29 September 2020
Paul in Critical Contexts Series (Lexington Books /Fortress Academic Press, 2020), 433 pp.
This year Professor James R, Harrison, FAHA, Research Director of the Sydney College of Divinity, has just published his fourth monograph with Lexington Book /Fortress Academic Press. It is a study in reception history, exploring how Paul’s letter to the Romans would have been understood by its Roman auditors in their mid-fifties context of Neronian Rome. The book also poses the important question whether Paul’s engagement with the motifs of the imperial world and Roman culture generally in the epistle was an intentional strategy on the apostle’s part or whether he had just adopted a ‘broad brush stroke’ response in writing, hoping pastorally for the best result given that he was not the founder of the house churches in the city. The fact had Paul had never visited Rome at the time of the letter’s composition and therefore would know, it could be argued, very little about the capital and its inhabitants might well point in the latter direction.
However, Harrison argues that Paul would have known intimately what Roman culture was like from the Roman colonies he had visited and extensively pastored in through the Greek East and in Asia Minor (e.g. Pisidian Antioch, Philippi, Corinth), as well via co-workers such has Aquila and Priscilla who were Roman residents and who had ministered with him before he wrote the letter, and also via regular visitors from Rome that he would have met in the Roman East (e.g. businessmen, tradesmen, among others). It seems more likely that Paul would have intentionally presented the gospel of Christ crucified in the epistle with two vistas in view.
First, the apostle wanted to help his Gentile auditors to understand how they, by God’s justifying grace, had been grafted into the vine of Israel and how they were equal partakers of Christ’s righteousness with believing Jews. Second, the apostle also desired that Roman believers comprehend how they could live as transformed children of God through the newness of Christ’s Spirit in the city where the Roman ‘Son of God’, the emperor, lived and where the Roman values of ancestral glory, boasting, subjugation of the barbarians, and self-serving social relations were all dominant. Paul presents living out the resurrection life in the Body of Christ for the sake of others as the only alternative to plunging towards death and judgement in the Neronian ‘Body of State’ in the service of self.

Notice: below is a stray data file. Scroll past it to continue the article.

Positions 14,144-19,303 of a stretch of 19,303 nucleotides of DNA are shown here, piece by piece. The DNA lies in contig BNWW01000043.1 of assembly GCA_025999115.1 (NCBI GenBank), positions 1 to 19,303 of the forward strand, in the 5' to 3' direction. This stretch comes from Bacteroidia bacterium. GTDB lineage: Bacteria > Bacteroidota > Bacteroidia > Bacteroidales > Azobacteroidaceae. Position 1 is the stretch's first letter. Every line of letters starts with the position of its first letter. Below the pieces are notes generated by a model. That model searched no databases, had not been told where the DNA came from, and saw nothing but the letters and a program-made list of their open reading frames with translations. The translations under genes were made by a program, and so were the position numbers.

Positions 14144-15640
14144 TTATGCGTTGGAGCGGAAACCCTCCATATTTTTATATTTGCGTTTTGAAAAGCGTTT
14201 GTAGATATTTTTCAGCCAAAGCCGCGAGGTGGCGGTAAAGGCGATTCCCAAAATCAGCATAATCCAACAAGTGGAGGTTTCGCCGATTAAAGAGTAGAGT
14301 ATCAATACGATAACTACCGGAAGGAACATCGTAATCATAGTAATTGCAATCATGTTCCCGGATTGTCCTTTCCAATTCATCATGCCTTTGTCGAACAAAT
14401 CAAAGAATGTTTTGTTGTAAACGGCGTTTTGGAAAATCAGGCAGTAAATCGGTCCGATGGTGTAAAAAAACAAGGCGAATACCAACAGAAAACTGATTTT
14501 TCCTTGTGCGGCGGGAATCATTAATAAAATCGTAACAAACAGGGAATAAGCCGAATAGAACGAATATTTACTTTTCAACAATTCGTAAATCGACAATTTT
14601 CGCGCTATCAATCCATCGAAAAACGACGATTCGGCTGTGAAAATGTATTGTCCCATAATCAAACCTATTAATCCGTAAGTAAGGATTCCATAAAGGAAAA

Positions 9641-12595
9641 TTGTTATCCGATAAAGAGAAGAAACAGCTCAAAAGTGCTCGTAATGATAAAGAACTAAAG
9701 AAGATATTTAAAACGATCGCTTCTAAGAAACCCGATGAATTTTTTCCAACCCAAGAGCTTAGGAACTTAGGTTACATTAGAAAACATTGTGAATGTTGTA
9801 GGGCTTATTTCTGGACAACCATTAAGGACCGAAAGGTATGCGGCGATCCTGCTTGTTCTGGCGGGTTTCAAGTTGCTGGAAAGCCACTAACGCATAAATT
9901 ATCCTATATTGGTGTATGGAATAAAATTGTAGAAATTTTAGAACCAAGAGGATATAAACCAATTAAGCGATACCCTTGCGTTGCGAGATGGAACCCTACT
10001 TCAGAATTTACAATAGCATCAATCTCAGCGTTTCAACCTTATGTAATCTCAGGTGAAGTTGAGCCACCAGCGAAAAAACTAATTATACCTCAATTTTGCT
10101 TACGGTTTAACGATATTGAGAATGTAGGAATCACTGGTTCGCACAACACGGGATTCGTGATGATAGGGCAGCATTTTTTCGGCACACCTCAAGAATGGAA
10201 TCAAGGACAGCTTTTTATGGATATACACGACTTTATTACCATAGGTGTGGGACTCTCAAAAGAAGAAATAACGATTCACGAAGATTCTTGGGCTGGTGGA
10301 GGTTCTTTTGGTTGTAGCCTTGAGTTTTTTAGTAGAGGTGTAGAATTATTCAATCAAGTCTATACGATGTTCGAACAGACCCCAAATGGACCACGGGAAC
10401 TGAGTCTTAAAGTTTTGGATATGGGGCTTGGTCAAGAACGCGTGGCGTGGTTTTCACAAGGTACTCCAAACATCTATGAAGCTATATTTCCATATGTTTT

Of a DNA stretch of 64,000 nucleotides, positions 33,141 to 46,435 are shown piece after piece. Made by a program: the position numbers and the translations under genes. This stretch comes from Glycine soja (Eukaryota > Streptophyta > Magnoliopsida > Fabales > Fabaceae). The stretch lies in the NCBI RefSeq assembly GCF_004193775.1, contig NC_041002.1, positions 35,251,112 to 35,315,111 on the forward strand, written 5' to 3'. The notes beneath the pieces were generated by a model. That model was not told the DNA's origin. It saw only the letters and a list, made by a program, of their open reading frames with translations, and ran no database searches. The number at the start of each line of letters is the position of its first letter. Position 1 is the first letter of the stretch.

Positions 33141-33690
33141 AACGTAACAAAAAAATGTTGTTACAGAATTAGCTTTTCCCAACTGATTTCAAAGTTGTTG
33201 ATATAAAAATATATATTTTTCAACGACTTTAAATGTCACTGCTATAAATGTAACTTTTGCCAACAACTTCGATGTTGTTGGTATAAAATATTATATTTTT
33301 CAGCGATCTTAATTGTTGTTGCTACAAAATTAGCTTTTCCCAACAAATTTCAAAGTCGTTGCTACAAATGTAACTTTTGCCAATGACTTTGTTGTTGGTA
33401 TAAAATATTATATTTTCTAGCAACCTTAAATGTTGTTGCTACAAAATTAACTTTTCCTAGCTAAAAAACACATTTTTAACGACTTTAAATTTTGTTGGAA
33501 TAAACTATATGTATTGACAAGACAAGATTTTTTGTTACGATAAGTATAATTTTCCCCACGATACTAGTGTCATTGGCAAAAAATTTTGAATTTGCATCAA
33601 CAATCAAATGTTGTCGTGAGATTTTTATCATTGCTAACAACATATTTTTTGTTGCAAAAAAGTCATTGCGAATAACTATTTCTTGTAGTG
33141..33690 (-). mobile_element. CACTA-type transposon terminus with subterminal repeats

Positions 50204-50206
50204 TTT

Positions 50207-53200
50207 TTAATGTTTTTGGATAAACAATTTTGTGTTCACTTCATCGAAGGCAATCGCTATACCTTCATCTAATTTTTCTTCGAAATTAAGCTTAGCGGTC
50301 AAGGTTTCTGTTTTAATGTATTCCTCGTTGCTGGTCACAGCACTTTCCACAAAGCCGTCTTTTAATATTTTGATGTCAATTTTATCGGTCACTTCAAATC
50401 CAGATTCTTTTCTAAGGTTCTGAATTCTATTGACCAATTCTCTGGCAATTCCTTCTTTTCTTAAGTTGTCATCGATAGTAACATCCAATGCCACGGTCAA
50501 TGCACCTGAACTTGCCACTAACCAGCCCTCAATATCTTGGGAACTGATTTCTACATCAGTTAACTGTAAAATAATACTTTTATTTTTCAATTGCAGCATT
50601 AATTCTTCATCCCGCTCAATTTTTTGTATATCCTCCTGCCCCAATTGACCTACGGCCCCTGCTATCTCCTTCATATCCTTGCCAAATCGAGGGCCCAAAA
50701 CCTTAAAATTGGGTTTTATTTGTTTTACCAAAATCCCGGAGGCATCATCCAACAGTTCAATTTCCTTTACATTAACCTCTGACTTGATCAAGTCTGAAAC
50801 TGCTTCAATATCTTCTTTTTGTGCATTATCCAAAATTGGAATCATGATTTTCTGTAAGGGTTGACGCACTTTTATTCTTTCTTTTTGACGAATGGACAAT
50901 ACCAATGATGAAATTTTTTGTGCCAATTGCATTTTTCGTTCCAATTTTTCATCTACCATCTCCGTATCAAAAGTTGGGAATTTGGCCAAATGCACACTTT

The unique aspect of Harrison’s book is its extremely wide selection of contemporary documentary (inscriptions) and material evidence (archaeology, coins, iconography) from the Julio-Claudian city of Rome, in addition to the Roman literature (Tacitus, Suetonius, Dio, the imperial poets, Valerius Maximus, among others). These are employed as the backdrop against which we should asses Paul’s message, along with the bedrock of the Jewish scriptures undergirding his gospel. Romans, therefore, represents an exquisite conversation between two traditions: the blinding light of the revelation of God’s Messiah in Christ in the Jewish Scriptures, and the enslaving darkness of the idolatry of Roman power and culture in the capital and the Empire more widely.
The book, comprising ten chapters, republishes four essays of Harrison in revised form that have appeared before in print (Chapters 4, 5, 7, and 9). However, Chapters 2, 3, 6, and 8 are new, along with the introduction and conclusion. Themes which are addressed in the book are as follows: understanding the epistle to the Romans against the backdrop of the material remains of the city; the social constituency of the Roman church at Rome and its importance for Paul’s inversion of social and moral status at Rome; Paul’s indebtedness to the foolish barbarians (Rom 1:14) against the backdrop of Roman subjugation of the barbarians; the Neronian culture of “death” at Rome against the backdrop of Romans 5:12-21; Paul’s understanding of a groaning creation (Rom 8:18-25) within the Neronian “garden-city” and the visual evidence of nature in Livia’s villa; the social vision of Augustus’ Res Gestae at his mausoleum as opposed to the social vision of Romans; the Zionism of Paul (Rom 9:33; 11:26) in contrast to the Roman dismissal of Jewish culture and status; the Roman ideal of glory as opposed to Paul’s understanding of boasting in glory.
In sum, the legacy of Paul’s letter to the Romans would overturn the self-congratulatory and status-preoccupied culture of antiquity in the western intellectual tradition, replacing it with the humility of the dishonoured and crucified Christ, who was vindicated by God as the risen Lord of all. Harrison’s monograph helps us to see this profound cultural shift more clearly.